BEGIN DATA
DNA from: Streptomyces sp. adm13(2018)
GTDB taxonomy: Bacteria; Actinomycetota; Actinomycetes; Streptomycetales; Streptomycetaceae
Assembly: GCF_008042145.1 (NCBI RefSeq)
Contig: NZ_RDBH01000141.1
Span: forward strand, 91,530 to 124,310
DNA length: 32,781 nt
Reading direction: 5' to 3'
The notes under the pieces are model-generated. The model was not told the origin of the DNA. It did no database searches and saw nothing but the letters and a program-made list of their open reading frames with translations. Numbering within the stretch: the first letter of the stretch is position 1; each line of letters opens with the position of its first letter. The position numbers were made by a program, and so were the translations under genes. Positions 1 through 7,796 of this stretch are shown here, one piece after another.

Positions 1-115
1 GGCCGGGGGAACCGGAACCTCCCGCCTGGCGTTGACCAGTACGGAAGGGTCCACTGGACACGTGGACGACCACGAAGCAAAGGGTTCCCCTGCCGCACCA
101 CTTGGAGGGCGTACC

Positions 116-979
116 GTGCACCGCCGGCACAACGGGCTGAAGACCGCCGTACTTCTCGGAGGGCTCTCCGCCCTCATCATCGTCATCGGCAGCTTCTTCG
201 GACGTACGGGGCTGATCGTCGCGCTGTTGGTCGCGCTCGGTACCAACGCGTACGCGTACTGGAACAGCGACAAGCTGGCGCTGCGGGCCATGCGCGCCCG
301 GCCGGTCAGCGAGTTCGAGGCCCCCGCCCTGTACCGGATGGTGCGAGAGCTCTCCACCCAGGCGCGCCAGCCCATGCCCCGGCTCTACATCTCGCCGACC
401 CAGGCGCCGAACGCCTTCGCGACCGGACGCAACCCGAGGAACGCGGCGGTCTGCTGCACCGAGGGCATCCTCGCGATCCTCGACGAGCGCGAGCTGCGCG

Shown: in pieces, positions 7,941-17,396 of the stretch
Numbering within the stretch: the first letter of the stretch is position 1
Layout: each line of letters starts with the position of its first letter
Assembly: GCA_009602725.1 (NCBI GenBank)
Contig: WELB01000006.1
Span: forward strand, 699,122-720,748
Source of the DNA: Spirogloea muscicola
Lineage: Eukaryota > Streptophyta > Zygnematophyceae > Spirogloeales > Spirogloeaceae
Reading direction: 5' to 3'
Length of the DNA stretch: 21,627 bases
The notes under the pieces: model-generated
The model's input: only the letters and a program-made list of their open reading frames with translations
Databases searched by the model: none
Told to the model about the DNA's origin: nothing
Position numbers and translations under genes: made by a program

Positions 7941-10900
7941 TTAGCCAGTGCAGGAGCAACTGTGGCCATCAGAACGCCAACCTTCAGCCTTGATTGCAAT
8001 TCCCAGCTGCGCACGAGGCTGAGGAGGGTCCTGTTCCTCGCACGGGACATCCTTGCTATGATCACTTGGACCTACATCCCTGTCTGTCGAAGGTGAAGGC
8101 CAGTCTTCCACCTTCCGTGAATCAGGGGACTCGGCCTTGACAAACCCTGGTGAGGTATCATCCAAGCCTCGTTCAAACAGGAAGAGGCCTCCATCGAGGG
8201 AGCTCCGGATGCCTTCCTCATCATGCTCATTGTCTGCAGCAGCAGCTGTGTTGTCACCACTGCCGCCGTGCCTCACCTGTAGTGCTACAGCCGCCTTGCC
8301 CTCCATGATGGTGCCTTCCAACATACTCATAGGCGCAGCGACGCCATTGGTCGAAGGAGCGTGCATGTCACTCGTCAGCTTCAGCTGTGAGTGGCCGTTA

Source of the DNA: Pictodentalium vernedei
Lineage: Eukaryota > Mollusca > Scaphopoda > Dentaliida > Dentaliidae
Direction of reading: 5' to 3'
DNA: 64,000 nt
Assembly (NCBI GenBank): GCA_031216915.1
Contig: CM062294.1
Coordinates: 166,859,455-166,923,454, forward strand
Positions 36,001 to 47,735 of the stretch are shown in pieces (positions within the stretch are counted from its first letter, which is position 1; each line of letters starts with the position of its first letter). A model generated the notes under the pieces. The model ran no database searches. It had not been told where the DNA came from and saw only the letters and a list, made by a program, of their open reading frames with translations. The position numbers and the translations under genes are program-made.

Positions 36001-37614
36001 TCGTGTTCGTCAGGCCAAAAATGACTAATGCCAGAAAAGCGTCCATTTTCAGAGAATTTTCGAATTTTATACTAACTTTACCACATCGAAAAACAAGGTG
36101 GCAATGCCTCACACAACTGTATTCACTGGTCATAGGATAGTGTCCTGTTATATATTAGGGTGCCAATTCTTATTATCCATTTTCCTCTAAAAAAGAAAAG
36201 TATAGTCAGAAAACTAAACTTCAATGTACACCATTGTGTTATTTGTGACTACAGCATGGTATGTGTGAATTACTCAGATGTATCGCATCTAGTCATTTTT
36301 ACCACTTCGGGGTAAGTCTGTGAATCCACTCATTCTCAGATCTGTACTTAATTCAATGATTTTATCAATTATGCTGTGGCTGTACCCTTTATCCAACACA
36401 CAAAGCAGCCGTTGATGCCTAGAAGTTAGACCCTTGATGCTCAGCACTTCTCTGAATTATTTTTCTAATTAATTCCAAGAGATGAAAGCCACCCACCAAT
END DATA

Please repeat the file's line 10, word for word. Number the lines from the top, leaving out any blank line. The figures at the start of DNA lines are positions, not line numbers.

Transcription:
1 GGCCGGGGGAACCGGAACCTCCCGCCTGGCGTTGACCAGTACGGAAGGGTCCACTGGACACGTGGACGACCACGAAGCAAAGGGTTCCCCTGCCGCACCA